Watermans - London
11 / 06 / 2018 – 25 / 07 / 2018

In Biorhythmic drawing, artist Daksha Patel explores the ways in which data captured from the human body – by technologies such as bio-sensors (small wearable devices such as heart monitors) and medical imaging (X Rays, ultrasound or microscopes) – is visualised, seen and perceived. The artist intervenes and reworks bio-medical images with the process of drawing or by altering codes that visualise bio-data.

Images of the internal body are generated by technologies from the interaction of sound waves, electrons or magnetic waves with the body. They allow us to “see” into living bodies and can generate perceptions about a fully visible and transparent body, and consequently a modifiable and fully controllable body.

However, an element of ambiguity is always present in these images, in the form of unknown interferences during data transmission. One of the causes of these interferences – or noise – in the system, is the movements and rhythms of the human body itself. Daksha Patel is interested in the concept of noise, particularly in the fact that at the heart of technological processes that measure and gather data from the body, information that is unknown and unknowable remains.

For her, noise is a rich source of artistic ideas and contains the potential for new kinds of knowledge.The drawings and prints in this exhibition are produced by intervening into medical visualisations using alternative codes and speculative drawings that re-order the technological image. The resulting works merge digital drawing with images of the internal body produced by visualisation technologies sourced from the Internet.

They blur boundaries between scientific image and artistic imagination, between knowing and not knowing. In doing so they emphasise how bio-medical images can change perceptions about the human body. Daksha Patel is an artist and PhD researcher whose practice engages with technologies that measure, map and scan the human body and its interactions with the environment. Her work encompasses interactive installations, public art and commissions for museums and galleries.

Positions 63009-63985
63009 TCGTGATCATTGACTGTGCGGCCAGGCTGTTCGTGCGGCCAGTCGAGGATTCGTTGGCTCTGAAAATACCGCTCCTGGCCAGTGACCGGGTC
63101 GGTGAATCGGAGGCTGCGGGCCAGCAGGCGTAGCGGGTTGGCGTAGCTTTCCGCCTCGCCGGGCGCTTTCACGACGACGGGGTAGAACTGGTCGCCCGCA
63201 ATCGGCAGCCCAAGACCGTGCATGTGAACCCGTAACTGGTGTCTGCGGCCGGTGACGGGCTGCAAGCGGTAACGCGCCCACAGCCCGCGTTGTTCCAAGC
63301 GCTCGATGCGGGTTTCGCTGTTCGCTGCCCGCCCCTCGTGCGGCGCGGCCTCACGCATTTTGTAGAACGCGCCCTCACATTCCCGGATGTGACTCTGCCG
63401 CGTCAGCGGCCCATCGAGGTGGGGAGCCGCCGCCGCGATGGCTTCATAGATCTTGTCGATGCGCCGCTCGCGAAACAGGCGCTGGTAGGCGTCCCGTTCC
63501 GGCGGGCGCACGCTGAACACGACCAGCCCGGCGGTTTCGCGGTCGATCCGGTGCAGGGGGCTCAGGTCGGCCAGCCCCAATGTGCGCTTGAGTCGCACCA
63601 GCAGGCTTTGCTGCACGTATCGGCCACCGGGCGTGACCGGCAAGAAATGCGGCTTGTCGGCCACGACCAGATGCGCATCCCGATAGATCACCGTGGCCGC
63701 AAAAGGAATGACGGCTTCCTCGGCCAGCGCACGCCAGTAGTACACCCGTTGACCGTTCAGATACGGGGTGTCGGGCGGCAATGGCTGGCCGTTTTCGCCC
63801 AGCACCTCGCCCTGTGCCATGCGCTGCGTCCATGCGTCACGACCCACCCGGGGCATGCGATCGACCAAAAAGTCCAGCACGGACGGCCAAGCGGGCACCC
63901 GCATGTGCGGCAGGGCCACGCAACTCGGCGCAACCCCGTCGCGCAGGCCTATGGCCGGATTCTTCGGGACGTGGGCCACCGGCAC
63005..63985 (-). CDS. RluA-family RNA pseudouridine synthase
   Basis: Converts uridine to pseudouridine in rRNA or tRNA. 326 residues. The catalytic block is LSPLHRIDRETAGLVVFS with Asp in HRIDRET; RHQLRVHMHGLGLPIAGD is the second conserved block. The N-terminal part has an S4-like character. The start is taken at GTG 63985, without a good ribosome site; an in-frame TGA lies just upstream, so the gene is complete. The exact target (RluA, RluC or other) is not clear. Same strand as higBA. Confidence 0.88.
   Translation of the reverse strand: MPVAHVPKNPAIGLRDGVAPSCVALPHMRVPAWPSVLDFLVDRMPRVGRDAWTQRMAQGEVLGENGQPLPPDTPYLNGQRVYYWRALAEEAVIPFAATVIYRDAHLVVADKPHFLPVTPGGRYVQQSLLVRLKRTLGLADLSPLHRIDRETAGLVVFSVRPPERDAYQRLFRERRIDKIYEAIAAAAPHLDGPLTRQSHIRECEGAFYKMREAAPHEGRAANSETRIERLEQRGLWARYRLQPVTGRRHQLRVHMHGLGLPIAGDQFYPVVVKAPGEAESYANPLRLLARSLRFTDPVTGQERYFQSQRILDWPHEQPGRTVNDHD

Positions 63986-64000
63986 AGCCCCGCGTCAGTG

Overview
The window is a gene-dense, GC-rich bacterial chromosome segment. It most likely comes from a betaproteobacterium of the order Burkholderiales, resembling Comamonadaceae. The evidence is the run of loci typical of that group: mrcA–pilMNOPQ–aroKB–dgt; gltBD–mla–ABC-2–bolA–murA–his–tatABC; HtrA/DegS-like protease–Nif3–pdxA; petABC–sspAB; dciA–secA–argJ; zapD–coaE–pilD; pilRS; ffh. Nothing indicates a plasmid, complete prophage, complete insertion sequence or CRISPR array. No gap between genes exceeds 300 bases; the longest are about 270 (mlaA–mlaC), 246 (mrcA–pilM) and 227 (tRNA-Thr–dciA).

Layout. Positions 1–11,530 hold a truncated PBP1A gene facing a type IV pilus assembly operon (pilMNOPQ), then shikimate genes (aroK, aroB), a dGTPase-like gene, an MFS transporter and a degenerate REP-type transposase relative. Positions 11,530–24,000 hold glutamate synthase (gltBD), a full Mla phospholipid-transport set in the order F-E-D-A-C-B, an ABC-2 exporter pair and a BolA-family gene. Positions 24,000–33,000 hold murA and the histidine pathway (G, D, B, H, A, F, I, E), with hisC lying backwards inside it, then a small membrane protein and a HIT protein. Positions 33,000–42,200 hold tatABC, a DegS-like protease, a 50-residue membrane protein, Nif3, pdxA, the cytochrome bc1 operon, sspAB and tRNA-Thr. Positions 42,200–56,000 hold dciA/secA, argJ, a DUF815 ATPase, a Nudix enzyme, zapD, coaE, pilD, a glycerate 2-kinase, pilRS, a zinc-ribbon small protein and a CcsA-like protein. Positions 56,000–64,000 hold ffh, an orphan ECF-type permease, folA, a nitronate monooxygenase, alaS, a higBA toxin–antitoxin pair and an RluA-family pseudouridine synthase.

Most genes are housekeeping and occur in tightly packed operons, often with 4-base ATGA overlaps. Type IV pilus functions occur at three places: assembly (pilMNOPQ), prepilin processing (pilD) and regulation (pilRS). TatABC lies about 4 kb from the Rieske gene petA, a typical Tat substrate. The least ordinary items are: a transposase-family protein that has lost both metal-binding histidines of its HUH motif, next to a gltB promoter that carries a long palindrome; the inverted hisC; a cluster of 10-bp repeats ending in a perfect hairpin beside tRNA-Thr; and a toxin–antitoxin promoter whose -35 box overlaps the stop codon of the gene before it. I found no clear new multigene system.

She regularly undertakes residencies and collaborations with scientific institutions and has worked with neuroscientists (The University of Manchester and Kings College), radiologists (The Christie hospital) geographical information systems and analytical chemistry (Manchester Metropolitan University). She is currently undertaking a residency responding to an astronomical observatory at ACA(Alanheads Contemporary Art).

Daksha has exhibited nationally and internationally, including at The Horniman Museum, London (2017);LifeSpace Science and Art Gallery, Dundee (2017); The Museum of Science and Industry Manchester(2015); The Imperial War Museum North(2014) and a Wellcome Trusttouring exhibition (2013). She was selected for theIng Discerning Eye Drawing Bursary(2017) and Art Gemini Prize(2016) exhibitions, London, and her work is held in public and private collections.